Non-randomised, experimental trial

Cohort study

Case-control study

III-3 A comparative study without concurrent controls:

Historical control study

Two or more single arm study

Interrupted time series without a parallel control group

Diagnostic case-control study A retrospective cohort study A case-control study A comparative study without concurrent controls:

Historical control study

Two or more single arm study

IV Case series with either post-test or pre-test/post-test outcomes Study of diagnostic yield (no reference standard) Case series, or cohort study of patients at different stages of disease A cross-sectional study Case series

Source: National Health and Medical Research Council. NHMRC additional levels of evidence and grades for recommendations for developers of guidelines. Canberra: NHMRC; 2009. (https://www.nhmrc.gov.au/_files_nhmrc/file/guidelines/developers/nhmrc_levels_grades_evidence_120423.pdf)

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Assess the body of evidence and formulate recommendations

The technical report for each question was forwarded to each question-specific author team. The author teams in collaboration with the systematic review team (who conducted the systematic reviews and provided the technical reports) assessed the body of evidence and completed the NHMRC Evidence Statement form to record the volume of the evidence, its consistency, clinical impact, generalisability and applicability and developed evidence statements (see Technical report.) The process is described in NHMRC additional levels of evidence and grades for recommendations for developers of guidelines (2009).[10]

Following grading of the body of evidence and development of evidence statements, expert authors were asked to formulate evidence-based recommendations that related to the summarised body of evidence. The method of grading recommendations is shown in Table 2.

Table 2: Grading of recommendations

Component of Recommendation Recommendation Grade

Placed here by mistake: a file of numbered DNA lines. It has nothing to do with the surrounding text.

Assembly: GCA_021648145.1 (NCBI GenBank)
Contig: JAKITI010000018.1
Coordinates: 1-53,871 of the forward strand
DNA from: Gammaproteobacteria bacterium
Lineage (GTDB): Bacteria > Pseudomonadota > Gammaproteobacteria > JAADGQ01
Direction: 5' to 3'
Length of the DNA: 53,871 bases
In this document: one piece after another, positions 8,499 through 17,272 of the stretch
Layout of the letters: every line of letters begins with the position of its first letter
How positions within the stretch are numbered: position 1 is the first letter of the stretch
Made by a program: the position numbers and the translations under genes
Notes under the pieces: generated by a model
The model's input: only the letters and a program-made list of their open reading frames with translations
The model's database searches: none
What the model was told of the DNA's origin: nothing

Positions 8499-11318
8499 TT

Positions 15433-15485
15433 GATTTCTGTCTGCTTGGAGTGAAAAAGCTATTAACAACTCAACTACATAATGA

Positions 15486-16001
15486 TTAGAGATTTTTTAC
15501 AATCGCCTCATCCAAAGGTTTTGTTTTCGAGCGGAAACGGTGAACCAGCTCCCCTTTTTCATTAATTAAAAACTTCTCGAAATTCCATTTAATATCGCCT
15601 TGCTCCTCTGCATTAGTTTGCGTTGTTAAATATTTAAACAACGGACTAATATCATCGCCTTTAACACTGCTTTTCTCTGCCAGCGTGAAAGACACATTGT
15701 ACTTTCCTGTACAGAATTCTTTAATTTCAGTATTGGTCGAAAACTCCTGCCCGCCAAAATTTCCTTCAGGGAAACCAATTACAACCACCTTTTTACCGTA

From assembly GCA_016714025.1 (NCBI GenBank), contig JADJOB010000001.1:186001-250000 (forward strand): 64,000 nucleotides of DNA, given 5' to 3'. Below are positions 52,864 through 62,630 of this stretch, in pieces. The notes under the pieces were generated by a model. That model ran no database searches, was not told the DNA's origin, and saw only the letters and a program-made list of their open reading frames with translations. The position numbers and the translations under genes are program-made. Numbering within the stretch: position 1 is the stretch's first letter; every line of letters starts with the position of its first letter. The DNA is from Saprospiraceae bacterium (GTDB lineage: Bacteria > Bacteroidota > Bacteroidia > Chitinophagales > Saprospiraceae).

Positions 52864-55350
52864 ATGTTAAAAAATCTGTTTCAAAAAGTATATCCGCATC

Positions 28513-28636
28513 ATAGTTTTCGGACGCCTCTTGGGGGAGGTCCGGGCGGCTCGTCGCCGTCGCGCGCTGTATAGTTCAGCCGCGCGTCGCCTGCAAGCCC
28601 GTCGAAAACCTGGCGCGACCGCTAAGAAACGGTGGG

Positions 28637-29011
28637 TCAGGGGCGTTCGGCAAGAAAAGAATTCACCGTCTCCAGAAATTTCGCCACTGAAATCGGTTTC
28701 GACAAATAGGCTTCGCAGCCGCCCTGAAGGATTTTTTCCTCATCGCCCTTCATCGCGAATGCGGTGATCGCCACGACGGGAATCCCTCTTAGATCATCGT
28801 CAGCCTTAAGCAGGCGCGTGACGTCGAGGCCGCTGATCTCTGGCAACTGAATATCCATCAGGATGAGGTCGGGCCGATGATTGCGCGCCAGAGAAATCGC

A

Excellent

B

Good

C

Satisfactory

D

Poor

Volume of evidence 1** one or more level I studies with a low risk of bias or several level II studies with a low risk of bias one or two level II studies with a low risk of bias or a systematic review/several level III studies with a low risk of bias one or two level III studies with a low risk of bias, or level I or II studies with a moderate risk of bias level IV studies, or level I to III studies/systematic reviews with a high risk of bias
Consistency 2** all studies consistent most studies consistent and inconsistency may be explained some inconsistency reflecting genuine uncertainty around clinical question evidence is inconsistent
Clinical impact very large substantial moderate slight or restricted
Generalisability population/s studied in body of evidence are the same as the target population for the guideline population/s studied in the body of evidence are similar to the target population for the guideline population/s studied in body of evidence differ to target population for guideline but it is clinically sensible to apply this evidence to target population3 population/s studied in body of evidence different to target population and hard to judge whether it is sensible to generalise to target population
Applicability directly applicable to Australian healthcare context applicable to Australian healthcare context with few caveats probably applicable to Australian healthcare context with some caveats not applicable to Australian healthcare context

1 Level of evidence determined from level of evidence criteria

2 If there is only one study, rank this component as ‘not applicable’

3 For example results in adults that are clinically sensible to apply children OR psychosocial outcomes for one cancer that may be applicable to patients with another cancer.

**For a recommendation to be graded A or B, the volume and consistency of evidence must also be graded either A or B!

Source: National Health and Medical Research Council. NHMRC additional levels of evidence and grades for recommendations for developers of guidelines. Canberra: NHMRC; 2009. (https://www.nhmrc.gov.au/_files_nhmrc/file/guidelines/developers/nhmrc_levels_grades_evidence_120423.pdf)
The overall recommendations grade are shown in table 3.

Table 3: Overall recommendation grades

Grade of recommendation
Description
A
Body of evidence can be trusted to guide practice
B
Body of evidence can be trusted to guide practice in most situations
C